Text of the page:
Teara Fraser: Learning to fly
They’re movers and shakers. Their contributions have changed and continue to change the nature of travel, both in Canada and around the world. In this week’s issue, Canadian Travel Press’ series of profiles on Women in Travel continues with Teara Fraser, the CEO of Iskwew Air.
Caught up in the excitement of accelerating down the runway aboard a small plane while travelling in Africa, Teara Fraser decided to pursue a career in aviation.
“The pilot was showing us the animals from the air, and I was just like wow, that guy’s got the coolest job I’ve ever seen,” she says of the transformational trip. “That was so awesome and I loved it, and then a couple of weeks later, my second time in a small plane, I decided that’s what I wanted to do. It ignited a passion that probably I’ve been looking for, for all of my life. I decided in that moment that I would be a pilot.”
Within one year of returning home to Canada, the then 30-year-old had a Commercial Pilot’s Licence in hand.
“I was a single mom with two kids, very little in the way of money or financial support from family, making that happen, like honestly, it was hard,” she recalls. “And making that possible is awesome, and what it did was it made everything in my life today possible – just believing in myself, believing that it was possible. This was just post 9/11, probably the worst time to try to find a job in aviation, and I did it.”
Ready for takeoff
It’s that passion, drive and determination that’s helping fuel her next task: being the first 100% Indigenous woman to own an airline in Canada. Taking its name from the Cree word for woman, Iskwew Air (pronounced ISS-KWAY-YO) is set to takeoff in March 2019 out of the South Terminal at Vancouver International Airport (YVR).
“The name was mindfully chosen as an act of reclamation – reclamation of womanhood, reclamation of matriarchal leadership, and reclamation of language,” she says. “As a date, it was also chosen carefully – March 8 is International Women’s Day. It’s likely that we will be ready to go and start taking charters prior to then, but we’ve chosen that day to have an official launch and celebrate.”
Kicking off as a single-plane operation with a Piper Navajo, the airline will launch with charter service, but has plans to provide scheduled service to remote communities in the future.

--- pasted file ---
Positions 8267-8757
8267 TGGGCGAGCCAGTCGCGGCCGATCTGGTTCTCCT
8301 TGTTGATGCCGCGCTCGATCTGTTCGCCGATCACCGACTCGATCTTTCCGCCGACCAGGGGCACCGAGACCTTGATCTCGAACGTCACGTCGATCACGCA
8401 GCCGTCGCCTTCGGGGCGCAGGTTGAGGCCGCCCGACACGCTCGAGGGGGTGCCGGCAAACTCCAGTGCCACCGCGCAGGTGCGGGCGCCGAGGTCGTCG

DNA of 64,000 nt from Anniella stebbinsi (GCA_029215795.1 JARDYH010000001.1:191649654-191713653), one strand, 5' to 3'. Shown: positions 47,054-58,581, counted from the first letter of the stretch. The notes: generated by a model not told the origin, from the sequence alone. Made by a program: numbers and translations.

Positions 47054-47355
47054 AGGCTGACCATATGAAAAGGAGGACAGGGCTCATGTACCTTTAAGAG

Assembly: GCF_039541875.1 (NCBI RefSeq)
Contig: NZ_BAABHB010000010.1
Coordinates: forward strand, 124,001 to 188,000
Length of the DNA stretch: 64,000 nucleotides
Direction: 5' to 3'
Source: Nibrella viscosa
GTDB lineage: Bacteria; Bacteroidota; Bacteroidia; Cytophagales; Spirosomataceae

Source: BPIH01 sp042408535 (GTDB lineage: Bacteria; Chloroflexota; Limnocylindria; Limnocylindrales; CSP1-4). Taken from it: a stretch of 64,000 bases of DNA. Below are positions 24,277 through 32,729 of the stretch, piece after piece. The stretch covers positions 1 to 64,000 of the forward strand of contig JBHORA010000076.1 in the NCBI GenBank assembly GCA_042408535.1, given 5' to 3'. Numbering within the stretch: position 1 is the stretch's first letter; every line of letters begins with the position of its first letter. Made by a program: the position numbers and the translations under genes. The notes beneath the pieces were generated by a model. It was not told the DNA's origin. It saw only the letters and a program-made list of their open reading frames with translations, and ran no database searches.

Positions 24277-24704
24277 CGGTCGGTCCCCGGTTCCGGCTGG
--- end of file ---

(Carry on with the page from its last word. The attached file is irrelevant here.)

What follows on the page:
“Humbled starts with one small aircraft, definitely a big vision. Someone said where do you fly, and I said where do you want to go? And then we’ll continue to look at growth in the way that is slow, steady and smart,” she says. “My homeland in Fort Chipewyan, Alberta, is a fly-in fly-out community, and I know how important connection and accessible transportation options are for remote communities.”
Dream it, design it, do it
Looking back on some highlights of the job, she reflects back on buying her own planes. “When I say to someone, I bought an airplane – I bought three airplanes over the course of my career – each time is so cool, and I can’t wait to buy more airplanes,” she says.
Another standout moment was the first time she took off on her own in an airplane from the airport in Pitt Meadows, BC.
“No one forgets their first solo, right, the very first time that you’re in an aircraft by yourself and the control tower says you’re cleared for takeoff,” she says. “That’s a powerful, incredible moment.”
As for some of the secrets to her success, she says a driving belief that one can make the impossible possible is key.
“The courage to try,” she adds. “And sheer tenacity when the setbacks come.”
And for anyone thinking of getting into the industry, she points to one of her own mantras: “dream it, design it, do it.”
Vision for the future
Looking ahead, she says Iskwew Air has a vision to connect people with each other and to the land, respecting Indigenous cultures and people.
“I’m really proud of the values and the vision that we have articulated to guide our business,” she says.
The airline’s core values are love and adventure; the warrior spirit; and reclamation and reciprocity; and it aims to provide a cultural experience to passengers during the journey.
“The warrior spirit is about standing fiercely for what matters, for the things that matter, standing with that love and a fierceness for the things that matter,” she describes.
Meanwhile, the law of reciprocity is about how things work best when they have a reciprocal nature to them.
“Part of that value will be how do we give back? How do we give back to the nations that we serve? How do we give back to the land that we’re travelling over? How do we keep things in balance?” she says. “I want to use the expertise that I have and the knowledge that I gained in aviation to champion Indigenous peoples, to champion women. I want to see a whole fleet of Iskwew Air aircraft on the ground, and I want to be able to serve more and more communities.”